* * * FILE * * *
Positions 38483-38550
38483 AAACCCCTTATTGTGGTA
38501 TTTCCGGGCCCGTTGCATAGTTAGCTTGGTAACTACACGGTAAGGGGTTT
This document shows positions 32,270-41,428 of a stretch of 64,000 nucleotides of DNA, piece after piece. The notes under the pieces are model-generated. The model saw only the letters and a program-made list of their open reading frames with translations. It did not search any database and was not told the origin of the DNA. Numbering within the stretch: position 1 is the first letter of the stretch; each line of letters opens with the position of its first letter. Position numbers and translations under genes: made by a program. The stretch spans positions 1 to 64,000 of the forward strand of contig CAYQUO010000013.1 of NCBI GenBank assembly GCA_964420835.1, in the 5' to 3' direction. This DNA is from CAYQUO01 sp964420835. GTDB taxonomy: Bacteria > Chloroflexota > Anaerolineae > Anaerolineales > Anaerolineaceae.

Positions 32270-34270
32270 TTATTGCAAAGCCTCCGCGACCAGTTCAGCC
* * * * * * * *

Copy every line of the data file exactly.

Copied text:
Positions 38483-38550
38483 AAACCCCTTATTGTGGTA
38501 TTTCCGGGCCCGTTGCATAGTTAGCTTGGTAACTACACGGTAAGGGGTTT
This document shows positions 32,270-41,428 of a stretch of 64,000 nucleotides of DNA, piece after piece. The notes under the pieces are model-generated. The model saw only the letters and a program-made list of their open reading frames with translations. It did not search any database and was not told the origin of the DNA. Numbering within the stretch: position 1 is the first letter of the stretch; each line of letters opens with the position of its first letter. Position numbers and translations under genes: made by a program. The stretch spans positions 1 to 64,000 of the forward strand of contig CAYQUO010000013.1 of NCBI GenBank assembly GCA_964420835.1, in the 5' to 3' direction. This DNA is from CAYQUO01 sp964420835. GTDB taxonomy: Bacteria > Chloroflexota > Anaerolineae > Anaerolineales > Anaerolineaceae.

Positions 32270-34270
32270 TTATTGCAAAGCCTCCGCGACCAGTTCAGCC